statements about truth. Methods include peer review and scientific community arbitration. 3. Constructivism holds that ideas about the world are constructed in people’s minds. Reality is created by the participants of any system, the investigator and object under consideration cannot be conceived of separately. General methods are hermeneutics and dialectics. There are no truths to be discovered. Methods are recursive rather than linear—results and method influence each other. 4. Critical Theory holds that people’s social constructions are shaped by the environment. Investigation involves investigator/subject dialogue, and the dialectic should lead to the participant’s understanding that social action is needed to change the social order. They believe that awareness of the paradigm at hand is crucial to match appropriate methods to belief systems and to create research that is relevant for the associated body of knowledge. They also distinguish qualitative research and methods from quantitative, noting the general affiliation of quantitative research with positivist and postpositivist enquiry and qualitative research with constructivist and critical theory research. Certainly because of the number of participating actors, at least some academics and at least some policy makers and elected officials vigorously hold non-positivist world views. Sabatier’s work leaves these views out of his (and his reader’s) consideration. With regard to the “Stages Heuristic,” my thirty years of experience as a public administrator affirms that in the face of sometimes daunting tasks of policy formulation, a simple heuristic often has great utility. In the face of sometimes conflicting imperatives thrust upon an agency by recalcitrant, troglodyte, regressive, or just plain imperious legislators, agents of the President, powerful citizens, or the court, deployment of a simple heuristic might be the only way the public interest can, in the end, be served. While the institutional rational choice theory provides a rich menu of choices for many aspects of the policy process, it seems overly complicated, overly specified, and wrought with so much detail, that in the end, at least from a practitioner’s standpoint, the transaction cost for employing it may outweigh its utility—in other words, it may be too cumbersome for real world application. The garbage can model provides a graphic representation that corresponds well to the policy world I have experienced. I can actually visualize and name the streams for several different policy situations. For example, as the result of my association with the Clinton Administration1, I independently described the natural resource policy pathways in the first term of the Administration in a way that is remarkably similar to Kingdon’s Multiple-Streams formulation. From my viewpoint, I also appreciate the recursive and stochastic accommodations of the model that makes allowance for serendipity and the sometimes inscrutable machinations of politics. Bureaucrats are held accountable for predictable results. The Punctuated Equilibrium Theory reminds us that such accountability is irrelevant when faced with the periodic sea changes that happen when the political system singles out a policy for serial processing.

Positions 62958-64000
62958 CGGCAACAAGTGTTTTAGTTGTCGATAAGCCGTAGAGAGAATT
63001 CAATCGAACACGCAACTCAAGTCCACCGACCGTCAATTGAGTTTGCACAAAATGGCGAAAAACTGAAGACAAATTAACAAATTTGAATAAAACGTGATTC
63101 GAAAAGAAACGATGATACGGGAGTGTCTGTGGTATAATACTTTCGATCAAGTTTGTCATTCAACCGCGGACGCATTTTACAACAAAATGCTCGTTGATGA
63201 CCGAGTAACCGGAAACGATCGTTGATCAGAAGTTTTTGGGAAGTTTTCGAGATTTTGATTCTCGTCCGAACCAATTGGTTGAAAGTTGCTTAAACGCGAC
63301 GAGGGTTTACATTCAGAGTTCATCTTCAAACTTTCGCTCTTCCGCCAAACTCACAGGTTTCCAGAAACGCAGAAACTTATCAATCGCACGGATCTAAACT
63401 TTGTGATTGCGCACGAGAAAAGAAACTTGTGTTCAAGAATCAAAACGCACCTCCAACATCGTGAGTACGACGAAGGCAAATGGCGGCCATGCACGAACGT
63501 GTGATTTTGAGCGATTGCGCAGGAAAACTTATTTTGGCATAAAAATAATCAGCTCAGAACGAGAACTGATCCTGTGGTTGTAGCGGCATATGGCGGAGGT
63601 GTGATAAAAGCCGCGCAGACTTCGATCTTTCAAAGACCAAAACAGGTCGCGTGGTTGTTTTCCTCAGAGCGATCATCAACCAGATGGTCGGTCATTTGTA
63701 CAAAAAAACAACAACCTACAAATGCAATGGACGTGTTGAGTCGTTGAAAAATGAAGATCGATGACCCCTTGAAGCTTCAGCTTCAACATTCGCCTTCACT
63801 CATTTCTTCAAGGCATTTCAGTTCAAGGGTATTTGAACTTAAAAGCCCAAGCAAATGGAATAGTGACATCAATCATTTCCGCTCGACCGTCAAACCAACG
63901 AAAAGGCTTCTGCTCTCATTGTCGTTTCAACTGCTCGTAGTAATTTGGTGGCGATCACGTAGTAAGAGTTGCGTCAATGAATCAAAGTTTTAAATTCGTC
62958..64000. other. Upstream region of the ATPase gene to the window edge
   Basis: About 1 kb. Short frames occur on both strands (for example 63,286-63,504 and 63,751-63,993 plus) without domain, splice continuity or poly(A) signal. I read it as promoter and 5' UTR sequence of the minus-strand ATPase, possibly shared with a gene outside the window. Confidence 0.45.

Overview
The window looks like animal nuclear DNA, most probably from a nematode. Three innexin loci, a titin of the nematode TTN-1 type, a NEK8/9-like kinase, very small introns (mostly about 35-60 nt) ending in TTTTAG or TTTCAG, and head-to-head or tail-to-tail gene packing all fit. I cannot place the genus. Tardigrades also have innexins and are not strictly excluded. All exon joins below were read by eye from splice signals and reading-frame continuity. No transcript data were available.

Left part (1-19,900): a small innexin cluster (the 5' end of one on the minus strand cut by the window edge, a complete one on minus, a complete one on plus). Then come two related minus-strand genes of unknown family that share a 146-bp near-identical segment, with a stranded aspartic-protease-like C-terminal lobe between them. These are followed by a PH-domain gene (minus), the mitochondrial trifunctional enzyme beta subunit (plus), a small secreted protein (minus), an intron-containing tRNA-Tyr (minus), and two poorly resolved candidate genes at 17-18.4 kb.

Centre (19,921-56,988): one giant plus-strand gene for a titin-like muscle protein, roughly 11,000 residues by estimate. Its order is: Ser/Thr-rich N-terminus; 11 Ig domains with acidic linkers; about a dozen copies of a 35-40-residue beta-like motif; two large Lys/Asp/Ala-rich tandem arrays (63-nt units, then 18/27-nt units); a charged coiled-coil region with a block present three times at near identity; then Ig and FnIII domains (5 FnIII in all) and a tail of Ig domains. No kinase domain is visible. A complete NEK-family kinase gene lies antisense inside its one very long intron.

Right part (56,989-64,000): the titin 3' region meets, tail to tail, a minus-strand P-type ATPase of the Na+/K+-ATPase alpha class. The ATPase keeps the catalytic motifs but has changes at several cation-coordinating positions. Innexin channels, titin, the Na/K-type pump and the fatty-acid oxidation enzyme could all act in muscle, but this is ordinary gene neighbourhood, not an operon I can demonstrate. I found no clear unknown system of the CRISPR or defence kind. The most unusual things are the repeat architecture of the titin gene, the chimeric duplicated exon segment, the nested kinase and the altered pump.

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I first worked for the White House as the Natural Resource Policy Advisor to the President’s Council on Sustainable Development for one and one half years, and was then subsequently Chief of Staff to the Undersecretary for Natural Resources and the Environment in the Department of Agriculture.

References Brunner, R. D. (1991). The policy movement as a policy problem. Policy Sciences, 24(1), 65-98. Heppner, P. P., Kivlighan, D. M., & Wampold, B. E. (1999). Research design in counseling (2nd ed.). Belmont, CA: Brooks/Cole Wadsworth. Lasswell, H. D. (1951). The policy orientation. In D. Lerner & H. D. Lasswell (Eds.), The policy sciences.Stanford: Stanford University Press. Lasswell, H. D. (1956). The decision process.College Park: University of Maryland Press.